Women's History Month
In honor of March being celebrated as Women's History Month, I'd like to share this wonderful article written by Mrs E. N. Lockwood for an 1873 issue of Photographic Mosaics. Photographic Mosaics was published from 1866-1901, and highlighted new innovations and events happening in the world of photography at the time. As Mrs. Lockwood's passionate entreaty reminds us, women were considerably less involved in photography than men were in the mid to late 19th century, and as Naomi Rosenblum discusses in A History of Women Photographers:
"In both Britain and the Untied States, photographic societies (the main organizations promoting photography as a recreational expression) were mixed in their acceptance of women. Some were completely open, others limited access to women to certain times and occasions, and still others denied them membership altogether. Excuses for such restrictions revolved around the unladylike atmosphere of the club meetings, where male members smoked and used unacceptable language" (p. 53).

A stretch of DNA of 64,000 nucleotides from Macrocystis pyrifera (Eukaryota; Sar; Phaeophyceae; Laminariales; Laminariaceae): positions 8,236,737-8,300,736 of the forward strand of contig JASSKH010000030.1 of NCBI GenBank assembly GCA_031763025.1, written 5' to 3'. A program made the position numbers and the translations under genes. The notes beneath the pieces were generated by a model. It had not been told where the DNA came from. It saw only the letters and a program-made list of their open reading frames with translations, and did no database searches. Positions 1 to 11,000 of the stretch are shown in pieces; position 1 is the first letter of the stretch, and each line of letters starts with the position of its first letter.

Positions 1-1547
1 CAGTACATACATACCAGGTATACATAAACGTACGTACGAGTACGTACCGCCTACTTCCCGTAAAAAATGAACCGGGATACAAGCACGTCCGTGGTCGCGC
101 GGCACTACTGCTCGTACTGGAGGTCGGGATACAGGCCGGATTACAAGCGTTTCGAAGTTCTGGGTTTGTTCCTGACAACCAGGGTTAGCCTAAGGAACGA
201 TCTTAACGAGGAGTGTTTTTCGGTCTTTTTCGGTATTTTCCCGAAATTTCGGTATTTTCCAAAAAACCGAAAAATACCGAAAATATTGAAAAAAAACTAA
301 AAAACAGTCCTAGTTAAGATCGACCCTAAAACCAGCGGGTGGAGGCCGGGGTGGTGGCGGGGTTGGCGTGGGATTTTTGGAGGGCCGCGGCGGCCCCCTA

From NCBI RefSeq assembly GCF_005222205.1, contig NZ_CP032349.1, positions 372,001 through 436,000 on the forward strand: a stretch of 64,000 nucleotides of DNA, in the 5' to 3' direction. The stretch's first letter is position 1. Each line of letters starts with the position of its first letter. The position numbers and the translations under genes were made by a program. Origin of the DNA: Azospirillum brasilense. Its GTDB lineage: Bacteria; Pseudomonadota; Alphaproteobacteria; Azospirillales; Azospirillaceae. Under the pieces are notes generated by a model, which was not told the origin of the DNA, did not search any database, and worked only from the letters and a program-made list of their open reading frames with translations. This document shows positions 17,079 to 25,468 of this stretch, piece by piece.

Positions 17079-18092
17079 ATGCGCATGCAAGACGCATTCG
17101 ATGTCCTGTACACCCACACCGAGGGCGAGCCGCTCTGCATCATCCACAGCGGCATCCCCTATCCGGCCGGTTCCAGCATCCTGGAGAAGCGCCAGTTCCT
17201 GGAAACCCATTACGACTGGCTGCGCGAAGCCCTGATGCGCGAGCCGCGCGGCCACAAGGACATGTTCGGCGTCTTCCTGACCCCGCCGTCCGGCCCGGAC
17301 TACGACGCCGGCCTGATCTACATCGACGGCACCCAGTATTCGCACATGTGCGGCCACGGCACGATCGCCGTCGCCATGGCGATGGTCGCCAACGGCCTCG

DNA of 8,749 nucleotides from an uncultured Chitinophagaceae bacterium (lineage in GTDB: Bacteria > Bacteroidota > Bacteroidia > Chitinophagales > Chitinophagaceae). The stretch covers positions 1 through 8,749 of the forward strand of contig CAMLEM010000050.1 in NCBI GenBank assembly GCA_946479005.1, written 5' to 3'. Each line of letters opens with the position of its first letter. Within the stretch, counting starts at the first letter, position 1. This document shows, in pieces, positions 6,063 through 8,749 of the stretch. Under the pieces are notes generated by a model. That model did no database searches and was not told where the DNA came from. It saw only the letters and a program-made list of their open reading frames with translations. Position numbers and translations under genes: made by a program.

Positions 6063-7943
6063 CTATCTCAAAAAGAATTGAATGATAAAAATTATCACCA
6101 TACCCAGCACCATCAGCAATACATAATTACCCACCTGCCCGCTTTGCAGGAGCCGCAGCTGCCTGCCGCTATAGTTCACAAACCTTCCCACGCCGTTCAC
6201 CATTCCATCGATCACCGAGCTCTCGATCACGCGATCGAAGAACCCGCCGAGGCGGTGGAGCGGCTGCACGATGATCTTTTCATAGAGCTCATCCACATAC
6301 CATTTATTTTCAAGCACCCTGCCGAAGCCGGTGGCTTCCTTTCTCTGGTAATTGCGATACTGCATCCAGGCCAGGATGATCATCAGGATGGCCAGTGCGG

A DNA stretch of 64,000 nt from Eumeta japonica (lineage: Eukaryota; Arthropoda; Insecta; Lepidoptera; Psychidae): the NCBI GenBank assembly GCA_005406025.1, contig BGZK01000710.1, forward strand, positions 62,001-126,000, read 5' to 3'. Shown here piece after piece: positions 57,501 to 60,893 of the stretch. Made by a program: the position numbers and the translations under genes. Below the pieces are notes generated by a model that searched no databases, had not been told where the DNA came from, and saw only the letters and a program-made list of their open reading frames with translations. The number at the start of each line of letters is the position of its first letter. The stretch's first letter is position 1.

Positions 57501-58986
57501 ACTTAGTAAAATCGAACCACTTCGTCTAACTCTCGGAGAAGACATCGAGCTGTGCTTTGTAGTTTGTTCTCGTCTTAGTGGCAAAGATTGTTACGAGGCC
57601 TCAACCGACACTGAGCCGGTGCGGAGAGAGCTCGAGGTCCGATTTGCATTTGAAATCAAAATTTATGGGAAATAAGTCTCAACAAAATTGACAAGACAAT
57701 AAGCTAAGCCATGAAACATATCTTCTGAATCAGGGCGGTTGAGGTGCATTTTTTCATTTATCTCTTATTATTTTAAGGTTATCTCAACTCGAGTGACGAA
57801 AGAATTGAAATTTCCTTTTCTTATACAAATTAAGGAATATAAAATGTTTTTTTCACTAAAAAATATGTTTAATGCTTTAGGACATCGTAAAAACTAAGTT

However, Rosenblum goes on to note that by 1920, 20% of professional photographers were women (p. 59). Apparently, unacceptable language and an unladylike atmosphere were not enough to discourage these determined women. I wonder what Mrs. Lockwood would think about the many women photographers successfully working today, nearly 140 years after her article was published. I suspect that she would be impressed with the progress that has been made, but might still implore women everywhere to, "interest yourselves in an art which by its very principles and uses belongs to you as well as men."
Sources: Edward L. Wilson, Photographic Mosaics (Philadelphia: Benerman & Wilson, 1873).
Naomi Rosenblum, A History of Women Photographers (New York: Abbeville Press, 1994).